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GE sued for Fukushima disaster

Lawsuit alleges unsafe design, cost cutting

Brian Dowling Saturday, November 18, 2017

Japanese property owners and businesses near the Fukushima nuclear plant that melted down after a devastating 2011 tsunami filed a $500 million class-action lawsuit against General Electric for negligently designing the doomed plant.

The lawsuit, filed yesterday in federal court in Boston, claims the explosions and release of radioactive material at the Fukushima reactors — likely the most costly industrial accident in history at $200 billion — were caused by GE’s unsafe design of the reactors and further efforts to cut costs that also undercut safety during the construction of the plant.

As a result, the area around Fukushima, according to the lawsuit, became a “ghost town.”

“There are no people. Roads are guarded by men in hazmat suits. And no one will ever live there again,” the lawsuit said.

GE said in a statement it became aware of the lawsuit today and is “thoroughly reviewing the matter.”

The company pushed into the nuclear industry in the 1960s and offered a “cheap reactor … with a significantly smaller, but less safe containment than industry standard” that safety experts repeatedly raised concerns about, the lawsuit said.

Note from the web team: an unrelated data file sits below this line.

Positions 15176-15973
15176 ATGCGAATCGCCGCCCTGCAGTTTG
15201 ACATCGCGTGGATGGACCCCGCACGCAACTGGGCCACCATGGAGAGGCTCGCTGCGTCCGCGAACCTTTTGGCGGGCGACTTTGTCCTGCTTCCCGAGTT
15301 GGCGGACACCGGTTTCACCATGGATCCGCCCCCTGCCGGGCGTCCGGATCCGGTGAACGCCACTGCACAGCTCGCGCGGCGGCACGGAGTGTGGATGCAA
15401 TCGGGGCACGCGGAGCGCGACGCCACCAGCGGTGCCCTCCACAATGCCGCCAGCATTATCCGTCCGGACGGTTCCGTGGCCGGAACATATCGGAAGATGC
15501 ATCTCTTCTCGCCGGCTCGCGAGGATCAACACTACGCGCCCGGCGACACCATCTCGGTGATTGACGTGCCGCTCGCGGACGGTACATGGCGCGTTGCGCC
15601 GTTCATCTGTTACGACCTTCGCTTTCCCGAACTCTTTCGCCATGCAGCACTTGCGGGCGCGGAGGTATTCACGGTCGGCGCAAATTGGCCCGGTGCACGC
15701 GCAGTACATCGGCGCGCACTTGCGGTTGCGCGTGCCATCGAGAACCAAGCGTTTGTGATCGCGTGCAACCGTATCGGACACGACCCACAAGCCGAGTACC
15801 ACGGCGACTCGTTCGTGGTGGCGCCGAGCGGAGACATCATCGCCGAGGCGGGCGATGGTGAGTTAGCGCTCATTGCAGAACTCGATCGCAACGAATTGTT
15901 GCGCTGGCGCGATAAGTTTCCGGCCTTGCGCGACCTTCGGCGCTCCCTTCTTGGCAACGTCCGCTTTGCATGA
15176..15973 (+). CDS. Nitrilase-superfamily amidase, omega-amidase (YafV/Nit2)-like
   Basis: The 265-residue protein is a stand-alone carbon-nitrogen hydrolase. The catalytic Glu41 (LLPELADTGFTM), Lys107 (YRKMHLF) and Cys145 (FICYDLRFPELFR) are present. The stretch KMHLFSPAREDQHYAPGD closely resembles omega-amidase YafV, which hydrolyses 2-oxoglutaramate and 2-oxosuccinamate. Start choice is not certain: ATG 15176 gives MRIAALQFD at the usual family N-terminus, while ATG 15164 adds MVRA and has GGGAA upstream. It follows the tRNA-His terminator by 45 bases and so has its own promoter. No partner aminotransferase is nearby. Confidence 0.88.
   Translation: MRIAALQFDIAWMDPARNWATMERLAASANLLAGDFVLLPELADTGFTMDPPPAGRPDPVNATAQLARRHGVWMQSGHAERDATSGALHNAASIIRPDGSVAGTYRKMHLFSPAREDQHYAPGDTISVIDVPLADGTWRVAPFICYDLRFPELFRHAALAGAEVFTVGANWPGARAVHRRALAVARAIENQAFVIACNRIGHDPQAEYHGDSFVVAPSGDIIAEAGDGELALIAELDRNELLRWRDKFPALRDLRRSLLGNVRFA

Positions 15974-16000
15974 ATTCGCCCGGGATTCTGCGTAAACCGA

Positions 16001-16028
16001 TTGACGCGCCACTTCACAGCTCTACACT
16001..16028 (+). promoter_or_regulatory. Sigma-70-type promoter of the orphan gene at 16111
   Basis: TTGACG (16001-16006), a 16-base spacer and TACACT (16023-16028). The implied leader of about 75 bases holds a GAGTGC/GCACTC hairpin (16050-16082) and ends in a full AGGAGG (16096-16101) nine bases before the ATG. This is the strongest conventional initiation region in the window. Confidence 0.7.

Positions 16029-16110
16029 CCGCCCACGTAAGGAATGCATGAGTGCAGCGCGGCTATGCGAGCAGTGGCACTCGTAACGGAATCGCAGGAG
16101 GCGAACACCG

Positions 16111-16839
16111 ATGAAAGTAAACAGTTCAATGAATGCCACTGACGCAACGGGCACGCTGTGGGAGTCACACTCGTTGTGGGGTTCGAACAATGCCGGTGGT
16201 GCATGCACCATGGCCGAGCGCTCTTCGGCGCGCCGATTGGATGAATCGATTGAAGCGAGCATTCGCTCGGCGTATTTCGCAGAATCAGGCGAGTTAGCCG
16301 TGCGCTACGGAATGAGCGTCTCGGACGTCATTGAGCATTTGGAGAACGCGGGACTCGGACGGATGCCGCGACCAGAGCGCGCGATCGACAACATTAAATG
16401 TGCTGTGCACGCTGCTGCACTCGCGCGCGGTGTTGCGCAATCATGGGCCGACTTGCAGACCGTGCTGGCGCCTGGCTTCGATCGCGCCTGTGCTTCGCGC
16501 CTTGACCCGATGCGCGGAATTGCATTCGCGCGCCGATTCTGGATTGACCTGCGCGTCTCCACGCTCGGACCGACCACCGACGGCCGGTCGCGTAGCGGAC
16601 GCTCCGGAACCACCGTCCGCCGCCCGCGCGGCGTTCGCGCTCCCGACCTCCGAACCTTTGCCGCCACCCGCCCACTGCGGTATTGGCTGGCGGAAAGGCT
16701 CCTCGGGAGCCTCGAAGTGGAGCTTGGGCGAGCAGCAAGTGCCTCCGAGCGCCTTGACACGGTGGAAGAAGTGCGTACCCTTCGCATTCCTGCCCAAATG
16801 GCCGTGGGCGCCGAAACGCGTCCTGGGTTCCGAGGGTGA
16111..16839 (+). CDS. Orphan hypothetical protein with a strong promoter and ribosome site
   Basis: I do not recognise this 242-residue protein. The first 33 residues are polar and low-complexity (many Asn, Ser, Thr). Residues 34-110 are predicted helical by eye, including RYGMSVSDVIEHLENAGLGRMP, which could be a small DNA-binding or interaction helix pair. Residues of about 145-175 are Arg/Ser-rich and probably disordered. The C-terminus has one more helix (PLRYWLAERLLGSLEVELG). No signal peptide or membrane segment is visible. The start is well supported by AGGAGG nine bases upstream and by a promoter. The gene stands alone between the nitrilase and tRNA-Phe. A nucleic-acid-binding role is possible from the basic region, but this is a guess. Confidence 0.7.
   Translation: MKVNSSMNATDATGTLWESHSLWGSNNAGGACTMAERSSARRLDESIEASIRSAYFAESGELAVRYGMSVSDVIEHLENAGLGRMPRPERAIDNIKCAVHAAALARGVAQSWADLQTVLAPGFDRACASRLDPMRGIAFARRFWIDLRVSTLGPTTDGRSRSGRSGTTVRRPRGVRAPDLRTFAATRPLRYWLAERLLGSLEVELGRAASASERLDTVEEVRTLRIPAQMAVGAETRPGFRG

GE designed all six reactors at Fukushima — building two on site and advising on the construction of the rest. Original designs for the power plant called for it to be built near a bluff 115 feet above sea level. But GE — to save money — lowered the bluff to 80 feet, court papers say, “dramatically increasing the flood risk.”

Backup systems in the event of a problem at the nuclear plant were also woefully lacking, causing the cooling system to fail, the suit states.

All this was done in an earthquake-prone region, the Japanese residents and business owners say. Fukushima was built on a 13-foot bluff with a plan to handle 101⁄2-foot waves, the lawsuit said.

The March 2011 earthquake that crippled the power plant unleashed a 45-foot tsunami.

The lawsuit follows the conclusion of two others this year in Japan against the power plant operator Tokyo Electric Power Co. and the government, resulting in payouts of $335,000 and $4.4 million for residents who were forced from their homes.

November 19, 2017 - Posted by | Uncategorized

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